It was set to be Turkey's highest profile trial since the 1999 conviction of Kurdish guerrilla leader Abdullah Ocalan and will be closely watched internationally amid security concerns ahead of next month's NATO summit in the city.
In one of modern Turkey's worst weeks of peacetime violence, the four truck bombs killed 61 people and wounded more than 600 in attacks directed at two synagogues, the British consulate and the local headquarters of London-based bank HSBC.
Twelve defendants, flanked by security officers, looked on sullenly as they appeared in the Istanbul State Security Court. All the accused are due to attend the court by June 4 in a case which immediately presented a legal dilemma.
Lawyers for most of the defendants told the court they were advising their clients against testifying because in their view the court no longer had the authority to try the case.
Turkey's president this month approved EU-inspired constitutional amendments including the abolition of the state security courts, which handle political and "terrorism" prosecutions as well as corruption and organized crime cases.
The Aksam daily newspaper reported Justice Minister Cemil Cicek as saying a law establishing new criminal courts would be passed within a fortnight. Any proceedings conducted before then could be repeated in the new courts, he said.
The 12 accused, nearly all in their 20s and 30s and married with children, first identified themselves in court. Among them were five suspected ringleaders in the bombings, named as Adnan Ersoz, Yusuf Polat, Harun Ilhan, Baki Yigit and Fevzi Yitiz.
A 128-page indictment in February said five defendants would face charges carrying life sentences for "trying to change the constitutional order by force," with the recommendation that they be detained until they die.
The remaining 64 could face jail terms of between 4-1/2 and 22-1/2 years for charges including membership of or assisting an illegal group.
The indictment said a Turkish representative of al Qaeda masterminded the bombings, with funding from operatives in Europe and Iran.
Police in Turkey's biggest city are preparing an extensive security operation ahead of the NATO summit, to include President Bush, being held in the city on June 28-29.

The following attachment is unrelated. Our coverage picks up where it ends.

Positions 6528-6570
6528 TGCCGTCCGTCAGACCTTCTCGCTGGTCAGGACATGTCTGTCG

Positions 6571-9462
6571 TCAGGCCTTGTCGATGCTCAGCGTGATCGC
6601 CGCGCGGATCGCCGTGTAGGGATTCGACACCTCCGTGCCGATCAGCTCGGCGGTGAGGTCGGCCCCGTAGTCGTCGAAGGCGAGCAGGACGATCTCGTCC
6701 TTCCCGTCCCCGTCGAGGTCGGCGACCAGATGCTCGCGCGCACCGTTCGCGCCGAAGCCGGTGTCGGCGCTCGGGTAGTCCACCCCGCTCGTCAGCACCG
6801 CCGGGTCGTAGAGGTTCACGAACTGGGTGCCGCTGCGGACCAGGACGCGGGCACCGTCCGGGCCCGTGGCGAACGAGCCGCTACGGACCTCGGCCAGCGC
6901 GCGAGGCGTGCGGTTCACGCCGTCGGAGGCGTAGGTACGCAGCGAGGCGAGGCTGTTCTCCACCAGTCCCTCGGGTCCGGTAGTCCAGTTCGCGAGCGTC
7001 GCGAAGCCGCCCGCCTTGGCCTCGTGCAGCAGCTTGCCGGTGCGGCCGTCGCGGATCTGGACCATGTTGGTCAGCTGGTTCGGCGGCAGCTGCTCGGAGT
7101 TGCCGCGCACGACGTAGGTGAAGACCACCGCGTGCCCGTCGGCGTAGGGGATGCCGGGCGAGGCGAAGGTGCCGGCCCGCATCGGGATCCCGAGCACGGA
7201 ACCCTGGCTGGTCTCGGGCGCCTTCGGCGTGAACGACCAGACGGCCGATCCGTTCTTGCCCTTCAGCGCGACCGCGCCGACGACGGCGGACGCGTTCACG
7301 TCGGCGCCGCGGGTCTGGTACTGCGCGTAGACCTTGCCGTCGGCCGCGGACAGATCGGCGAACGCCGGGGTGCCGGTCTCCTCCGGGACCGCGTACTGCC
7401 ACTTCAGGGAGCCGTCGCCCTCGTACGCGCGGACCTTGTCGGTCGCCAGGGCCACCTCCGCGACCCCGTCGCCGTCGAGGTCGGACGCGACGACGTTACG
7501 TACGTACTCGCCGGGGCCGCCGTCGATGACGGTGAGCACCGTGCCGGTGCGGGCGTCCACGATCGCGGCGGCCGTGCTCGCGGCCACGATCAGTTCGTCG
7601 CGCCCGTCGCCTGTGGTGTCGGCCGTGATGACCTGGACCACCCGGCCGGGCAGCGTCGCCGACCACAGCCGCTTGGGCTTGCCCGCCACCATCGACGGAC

A series of small-scale blasts in Istanbul and the capital Ankara have kept nerves on edge since last November's attacks.
A freemason's lodge in Istanbul was targeted in a suicide bombing in March, killing one of two bombers and a waiter.
Anatolian news agency said Sunday authorities were questioning four far-left suspects in connection with a car bombing at a McDonald's restaurant in Istanbul this month which caused damage but no casualties.
Four small bombs also exploded outside Turkish HSBC branches this month ahead of a visit by British Prime Minister Tony Blair, but no one was hurt.
Iran Watchdog Approves Division Of Province
May 31, 2004
TEHRAN -- Iran's constitutional watchdog has approved a bill to carve up the country's biggest province, a proposal that has ignited violent clashes in the past, local newspapers reported today.
Iran's former reformist parliament voted last month to split the northeastern Khorasan province into three to allow more equitable budget allocation and prevent the regional capital Mashhad from absorbing the lion's share of state money.
The hardline Guardian Council watchdog, which has the power to veto any legislation it deems unconstitutional or un-Islamic, rejected the proposal earlier this month. But parliament re-submitted it after making some changes.
''The parliament has amended the legislation to address the Council's objections,'' Reza Zavvarei, deputy head of the Guardian Council, was quoted as saying by the Sharq daily newspaper.
Guardian Council officials could not immediately be reached for comment.
Dozens were injured and scores arrested in clashes in 2001 and 2002 in Khorasan, which borders Afghanistan and Turkmenistan, when parliament previously discussed dividing the province.
There have been no reports of protests during the debates on splitting the province up this year.
Some residents fear they will lose influence and shares of the budget when rival cities become new regional capitals. The saffron-growing province has many strong tribal loyalties.